A number of rape researchers have argued that some important factors are missing from the Confluence Model. Alcohol plays a role in a high proportion of rapes (Abbey et al., 2004b). It is a situational factor (Abbey et al., 2004b) but may have a more complex role. Sexual assaults are very frequently associated with alcohol consumption. Alcohol has psychopharmacological effects of reducing inhibitions (like some drugs, notably cocaine), clouding judgment and enabling a greater focus on the short-term benefits of forced sex. It may also act as a cultural time-out for antisocial behavior. Thus men are more likely to act violently when drunk because they do not feel they will be held accountable for their behavior (Abbey et al., 2004b). Some forms of group sexual violence are associated with alcohol drinking and here drinking alcohol forms part of the group bonding with collectively reduced inhibitions and individual judgment ceded to that of the group.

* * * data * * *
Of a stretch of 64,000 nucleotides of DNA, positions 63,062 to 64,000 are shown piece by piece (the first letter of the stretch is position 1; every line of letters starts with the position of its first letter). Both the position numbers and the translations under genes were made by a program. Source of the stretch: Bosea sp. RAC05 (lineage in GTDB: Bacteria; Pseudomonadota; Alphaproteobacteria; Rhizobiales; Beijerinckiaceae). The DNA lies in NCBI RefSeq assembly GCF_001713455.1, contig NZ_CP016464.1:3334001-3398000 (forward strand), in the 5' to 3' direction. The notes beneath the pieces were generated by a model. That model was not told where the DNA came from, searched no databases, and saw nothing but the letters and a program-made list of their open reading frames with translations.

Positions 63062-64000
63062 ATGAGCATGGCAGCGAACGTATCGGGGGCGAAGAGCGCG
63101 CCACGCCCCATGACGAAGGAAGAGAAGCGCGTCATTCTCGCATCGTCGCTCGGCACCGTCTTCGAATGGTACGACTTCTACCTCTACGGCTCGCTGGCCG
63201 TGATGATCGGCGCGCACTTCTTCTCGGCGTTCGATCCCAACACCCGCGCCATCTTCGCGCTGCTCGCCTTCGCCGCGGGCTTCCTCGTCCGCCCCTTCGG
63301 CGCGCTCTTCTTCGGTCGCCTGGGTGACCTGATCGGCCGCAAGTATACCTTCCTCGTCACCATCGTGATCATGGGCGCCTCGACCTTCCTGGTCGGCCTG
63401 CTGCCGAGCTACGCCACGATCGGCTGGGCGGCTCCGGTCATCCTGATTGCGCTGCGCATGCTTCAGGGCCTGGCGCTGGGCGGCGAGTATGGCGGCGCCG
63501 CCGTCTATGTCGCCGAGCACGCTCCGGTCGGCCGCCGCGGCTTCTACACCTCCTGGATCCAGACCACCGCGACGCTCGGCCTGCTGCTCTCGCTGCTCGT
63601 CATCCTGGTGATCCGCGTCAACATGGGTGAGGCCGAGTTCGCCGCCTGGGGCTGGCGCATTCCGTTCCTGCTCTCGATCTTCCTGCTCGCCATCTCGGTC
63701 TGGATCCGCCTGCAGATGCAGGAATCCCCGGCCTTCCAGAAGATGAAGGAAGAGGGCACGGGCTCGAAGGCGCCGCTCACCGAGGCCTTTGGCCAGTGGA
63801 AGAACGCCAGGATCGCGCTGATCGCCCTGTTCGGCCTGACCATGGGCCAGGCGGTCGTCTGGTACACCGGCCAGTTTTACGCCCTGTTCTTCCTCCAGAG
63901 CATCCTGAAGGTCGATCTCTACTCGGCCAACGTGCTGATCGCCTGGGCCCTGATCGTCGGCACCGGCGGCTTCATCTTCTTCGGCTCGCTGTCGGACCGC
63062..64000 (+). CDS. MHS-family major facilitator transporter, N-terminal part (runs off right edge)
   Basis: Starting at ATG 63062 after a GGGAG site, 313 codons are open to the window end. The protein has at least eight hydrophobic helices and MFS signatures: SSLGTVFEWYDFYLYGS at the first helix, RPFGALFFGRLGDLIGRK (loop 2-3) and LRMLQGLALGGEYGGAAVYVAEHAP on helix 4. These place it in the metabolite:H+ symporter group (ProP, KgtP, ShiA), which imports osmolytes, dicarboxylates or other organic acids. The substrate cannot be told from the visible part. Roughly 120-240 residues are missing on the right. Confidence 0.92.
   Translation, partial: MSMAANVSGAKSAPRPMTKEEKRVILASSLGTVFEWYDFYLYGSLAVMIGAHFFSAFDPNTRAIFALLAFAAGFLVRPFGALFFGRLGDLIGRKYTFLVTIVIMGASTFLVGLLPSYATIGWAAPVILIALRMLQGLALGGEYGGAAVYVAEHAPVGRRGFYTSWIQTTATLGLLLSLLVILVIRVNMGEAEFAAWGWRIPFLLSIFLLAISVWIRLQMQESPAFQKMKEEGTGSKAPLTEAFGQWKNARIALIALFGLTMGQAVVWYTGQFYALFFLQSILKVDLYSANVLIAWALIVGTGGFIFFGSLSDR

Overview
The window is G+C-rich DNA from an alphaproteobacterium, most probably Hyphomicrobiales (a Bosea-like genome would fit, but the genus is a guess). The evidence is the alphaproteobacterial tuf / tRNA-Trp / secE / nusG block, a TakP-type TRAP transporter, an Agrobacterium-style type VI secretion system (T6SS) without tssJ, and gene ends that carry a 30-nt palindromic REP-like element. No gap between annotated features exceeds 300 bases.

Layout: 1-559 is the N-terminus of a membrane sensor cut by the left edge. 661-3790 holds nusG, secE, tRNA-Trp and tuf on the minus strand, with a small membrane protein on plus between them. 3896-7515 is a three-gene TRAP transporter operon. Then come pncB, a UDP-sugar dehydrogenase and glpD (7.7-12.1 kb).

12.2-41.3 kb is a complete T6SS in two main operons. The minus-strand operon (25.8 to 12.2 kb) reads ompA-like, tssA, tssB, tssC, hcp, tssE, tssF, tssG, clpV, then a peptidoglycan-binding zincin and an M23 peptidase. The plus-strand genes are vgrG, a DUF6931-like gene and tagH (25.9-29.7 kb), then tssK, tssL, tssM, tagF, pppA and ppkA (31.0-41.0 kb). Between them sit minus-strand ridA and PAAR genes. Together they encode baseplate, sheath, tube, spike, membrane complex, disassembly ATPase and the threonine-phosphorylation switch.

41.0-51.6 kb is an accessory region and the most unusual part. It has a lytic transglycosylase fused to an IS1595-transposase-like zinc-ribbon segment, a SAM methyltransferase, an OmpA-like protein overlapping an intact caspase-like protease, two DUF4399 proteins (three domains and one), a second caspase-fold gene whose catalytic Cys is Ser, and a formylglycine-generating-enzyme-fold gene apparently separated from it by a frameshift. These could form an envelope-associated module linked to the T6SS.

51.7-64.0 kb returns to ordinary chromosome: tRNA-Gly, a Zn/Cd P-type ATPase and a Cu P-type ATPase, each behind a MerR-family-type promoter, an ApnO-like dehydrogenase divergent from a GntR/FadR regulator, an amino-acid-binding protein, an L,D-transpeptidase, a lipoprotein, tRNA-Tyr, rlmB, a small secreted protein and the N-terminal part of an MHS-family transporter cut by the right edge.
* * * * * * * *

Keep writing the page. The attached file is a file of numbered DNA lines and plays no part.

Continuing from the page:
The Confluence Model provides an understanding of factors associated with rape perpetration that overwhelmingly emphasizes individual characteristics. Research from outside the discipline of psychology suggests that there are several social factors that are important. Social and economic status is one such factor, but unfortunately information on the association of these with rape perpetration is limited. Some researchers (e.g., Bourgois, 1995) have argued that in the face of poverty and unemployment, men lack paths through which they may demonstrate success and may rape in an effort to reclaim, however transiently, a sense of powerfulness. Others have observed that in some research men who rape have come from relatively more privileged backgrounds and were relatively more powerful than the women they raped (Duvvury et al., 2002; Jewkes et al., 2006). In these circumstances, their acts are better explained as stemming from an exaggerated sense of sexual entitlement. These explanations are not necessarily contradictory, because sexual assault occurs in a range of different contexts and may at different times have different roots.